The Shramjivi Express was travelling from New Delhi to Patna through the fractious state at a time of high tension between Muslim and Hindu groups in the area who have a history of mutual violence and antagonism. The train derailed suddenly after hitting a broken rail, throwing the carriages in the air and dragging thirteen of them off the rails, some into each other.
Fortunately, there was no fire, and local people and emergency services were able to rescue eveyone from the wreckage promptly and effectively, with the 80 injured receiving medical care at local hospitals. Twelve passengers were reported to have been killed as a result of the crash, all in one carriage which rolled over.
Following the incident, reports from local police surfaced indicating that the train had derailed because somebody had removed restraining fishplates from the rails, thus causing them to shift out of alignment as successive trains passed over them. These plates had not been stolen, but had been deliberately removed and left in the vicinity, indiciating a direct terrorist attack. This opinion was confirmed by subsequent investigations into the accident.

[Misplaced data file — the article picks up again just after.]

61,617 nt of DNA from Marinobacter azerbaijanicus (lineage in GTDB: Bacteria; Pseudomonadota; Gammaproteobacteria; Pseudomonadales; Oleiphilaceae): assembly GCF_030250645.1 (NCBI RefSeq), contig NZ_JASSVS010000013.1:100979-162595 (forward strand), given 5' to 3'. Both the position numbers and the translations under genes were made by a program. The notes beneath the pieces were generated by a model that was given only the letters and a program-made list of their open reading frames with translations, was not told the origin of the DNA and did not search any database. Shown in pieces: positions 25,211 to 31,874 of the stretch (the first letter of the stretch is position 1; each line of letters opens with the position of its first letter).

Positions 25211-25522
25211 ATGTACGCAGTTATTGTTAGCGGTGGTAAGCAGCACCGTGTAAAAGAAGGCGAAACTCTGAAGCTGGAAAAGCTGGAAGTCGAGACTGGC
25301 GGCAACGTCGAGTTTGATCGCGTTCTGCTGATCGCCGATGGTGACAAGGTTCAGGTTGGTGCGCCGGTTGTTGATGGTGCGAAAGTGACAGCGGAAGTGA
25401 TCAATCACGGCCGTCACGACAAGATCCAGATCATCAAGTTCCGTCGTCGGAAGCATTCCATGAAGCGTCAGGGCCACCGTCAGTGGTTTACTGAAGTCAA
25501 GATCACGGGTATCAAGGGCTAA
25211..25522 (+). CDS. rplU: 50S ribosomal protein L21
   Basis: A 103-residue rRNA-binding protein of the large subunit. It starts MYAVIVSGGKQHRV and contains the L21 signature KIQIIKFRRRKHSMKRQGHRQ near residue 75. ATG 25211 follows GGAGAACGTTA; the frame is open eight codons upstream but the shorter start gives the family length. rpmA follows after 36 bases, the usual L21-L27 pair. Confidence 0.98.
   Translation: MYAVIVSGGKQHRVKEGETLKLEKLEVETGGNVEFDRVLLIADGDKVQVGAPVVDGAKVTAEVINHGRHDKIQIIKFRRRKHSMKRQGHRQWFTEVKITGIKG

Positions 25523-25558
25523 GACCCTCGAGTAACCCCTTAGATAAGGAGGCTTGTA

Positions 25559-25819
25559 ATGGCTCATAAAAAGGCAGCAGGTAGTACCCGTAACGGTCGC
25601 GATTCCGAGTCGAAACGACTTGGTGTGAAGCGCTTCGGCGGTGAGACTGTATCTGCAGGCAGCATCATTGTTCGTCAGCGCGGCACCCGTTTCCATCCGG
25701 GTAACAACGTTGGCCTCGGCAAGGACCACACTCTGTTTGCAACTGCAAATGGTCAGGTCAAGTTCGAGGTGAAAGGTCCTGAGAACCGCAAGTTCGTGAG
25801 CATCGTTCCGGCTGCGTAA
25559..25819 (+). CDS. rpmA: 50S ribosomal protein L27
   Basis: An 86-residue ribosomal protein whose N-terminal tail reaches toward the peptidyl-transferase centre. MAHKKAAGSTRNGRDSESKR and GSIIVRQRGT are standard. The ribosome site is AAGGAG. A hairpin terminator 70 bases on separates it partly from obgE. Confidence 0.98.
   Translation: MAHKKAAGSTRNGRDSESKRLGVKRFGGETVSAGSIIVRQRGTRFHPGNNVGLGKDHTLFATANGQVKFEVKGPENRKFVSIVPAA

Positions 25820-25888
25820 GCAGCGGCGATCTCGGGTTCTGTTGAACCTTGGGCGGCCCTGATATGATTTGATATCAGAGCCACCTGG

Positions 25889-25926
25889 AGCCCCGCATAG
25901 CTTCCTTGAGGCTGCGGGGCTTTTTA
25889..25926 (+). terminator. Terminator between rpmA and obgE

Trains in the Jaunpur area are frequently targeted by terrorists, such as the 2005 Jaunpur train bombing, and one of the most effective ways to derail a train surrepticiously is through the removal of fishplates before the train passes by, as in the Rafiganj rail disaster. Railway officials suggested that the sabotage was conducted by the Student's Islamic Movement of India, but several other Islamic extremist organisations have been known to operate in the state as well (see Terrorism in India).